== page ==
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The Ervipiame or Hierbipiame were a Native people of modern Coahuila and Texas.

Beginning in the 16th century Spanish settlement in what is today Northern Mexico and the accompanying diseases and slave raiding to supply ranches and mines with Native American labor had disruptive effects upon the inhabitants of region, by the 17th century clearly disrupting the lower Rio Grande Valley. The Erviapiame lived primarily on the western or southern side of the Rio Grande in what is today Coahuila, primarily to the south of modern Guerrero, Coahuila. Some of them entered Mission San Juan Bautista and Mission San Francisco Vizzaron when these missions were founded about 1700.

Later the Ervipiame were one of several people that lived in the Rancheria Grande along the Brazos River in what is today eastern Texas. They lived there by the 1710s. By 1719 they were led by a man named El Cuilón who the Spanish tried to set up as the leader of the Rancheria Grande.[1]

In 1722 El Cuilón lead a group of Rancheria Grande residents, many of them Erviiapame, westward to settle at Mission San Francisco Xavier de Najera.[2] Later in the 1720s some of the Erviapame moved to Mission San Antonio de Valero. However they often only stayed there a short time and many of them were classed as "runaways" by the Spanish.[3] Mariano Francisco de los Dolores y Viana starting before 1735 made annual trips to the Rancheria Grande and tried to get the Ervipiame and other groups there to move to the missions around San Antonio.[4]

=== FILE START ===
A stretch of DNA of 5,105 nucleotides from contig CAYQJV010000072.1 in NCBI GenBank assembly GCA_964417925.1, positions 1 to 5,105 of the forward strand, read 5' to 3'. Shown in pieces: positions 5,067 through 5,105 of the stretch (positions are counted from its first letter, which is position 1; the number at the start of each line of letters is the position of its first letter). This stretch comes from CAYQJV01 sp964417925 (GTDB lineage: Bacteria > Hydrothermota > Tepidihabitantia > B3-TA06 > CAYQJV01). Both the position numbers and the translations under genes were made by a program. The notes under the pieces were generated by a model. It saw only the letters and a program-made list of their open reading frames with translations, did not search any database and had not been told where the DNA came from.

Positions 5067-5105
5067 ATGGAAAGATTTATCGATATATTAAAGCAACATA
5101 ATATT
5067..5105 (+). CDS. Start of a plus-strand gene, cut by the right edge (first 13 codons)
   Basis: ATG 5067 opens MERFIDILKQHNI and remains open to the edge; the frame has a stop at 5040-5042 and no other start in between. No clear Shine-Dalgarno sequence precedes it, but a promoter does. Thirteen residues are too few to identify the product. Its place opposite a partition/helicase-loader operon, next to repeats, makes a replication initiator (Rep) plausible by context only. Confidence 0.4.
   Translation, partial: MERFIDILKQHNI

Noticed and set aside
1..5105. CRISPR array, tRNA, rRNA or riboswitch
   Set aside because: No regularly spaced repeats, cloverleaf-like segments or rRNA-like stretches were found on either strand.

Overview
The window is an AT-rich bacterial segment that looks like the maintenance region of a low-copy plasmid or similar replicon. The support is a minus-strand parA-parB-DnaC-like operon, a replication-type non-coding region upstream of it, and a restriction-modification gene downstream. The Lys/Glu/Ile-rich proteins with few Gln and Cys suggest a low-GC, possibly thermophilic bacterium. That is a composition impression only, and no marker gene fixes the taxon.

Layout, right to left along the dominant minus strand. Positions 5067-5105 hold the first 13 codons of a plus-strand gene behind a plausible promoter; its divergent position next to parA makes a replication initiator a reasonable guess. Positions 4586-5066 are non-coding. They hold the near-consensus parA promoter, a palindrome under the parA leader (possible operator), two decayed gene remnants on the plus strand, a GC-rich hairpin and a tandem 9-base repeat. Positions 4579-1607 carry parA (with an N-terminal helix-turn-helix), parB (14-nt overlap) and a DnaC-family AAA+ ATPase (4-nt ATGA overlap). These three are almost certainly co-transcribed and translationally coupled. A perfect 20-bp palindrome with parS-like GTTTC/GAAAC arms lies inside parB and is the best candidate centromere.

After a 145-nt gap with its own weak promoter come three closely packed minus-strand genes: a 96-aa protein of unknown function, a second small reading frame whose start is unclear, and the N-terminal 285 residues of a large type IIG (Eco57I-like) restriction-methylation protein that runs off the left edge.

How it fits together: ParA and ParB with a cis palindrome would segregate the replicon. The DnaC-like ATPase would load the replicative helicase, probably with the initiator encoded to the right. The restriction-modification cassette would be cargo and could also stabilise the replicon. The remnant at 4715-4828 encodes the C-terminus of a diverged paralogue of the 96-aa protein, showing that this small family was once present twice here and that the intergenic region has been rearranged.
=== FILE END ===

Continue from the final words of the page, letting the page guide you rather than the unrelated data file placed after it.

Although many Ervipiame had fled the San Antonio missions they did see some advantages to the mission system and in 1745 sent a delegation along with the Yojuanes, Deadoses and other residents of the Rancheria Grande to ask that a mission be built along the Brazos.[5]

In 1747 some of the Ervipiame moved to Mission San Francisco Xavier de Horcasitas on the San Gabriel River,[6]


  1. ^ Barr, Peace Came in the Form of a Woman, p. 124-125
  2. ^ Barr, Peace Came in the Form of a Woman, p. 126
  3. ^ Juliana Barr, Peace Came in the Form of a Woman: Indians and Spaniards in the Texas Borderlands (Chapel Hill: University of North Carolina Press, 2007), p. 133
  4. ^ Elizabeth A. H. John, Storms Brewed in Other Men's Worlds: The Confrontation of Indians, Spanish and French in the Southwest, 1540-1795 (College Station: Texas A&M University Press, 1975) p. 277
  5. ^ Gary Clayton Anderson, The Indian Southwest, 1580-1830: Ethnogenesis and Reinvention (Norman: University of Oklahoma Press, 1999) p. 85
  6. ^ John, Storms Brewed in Other Men's World, p. 283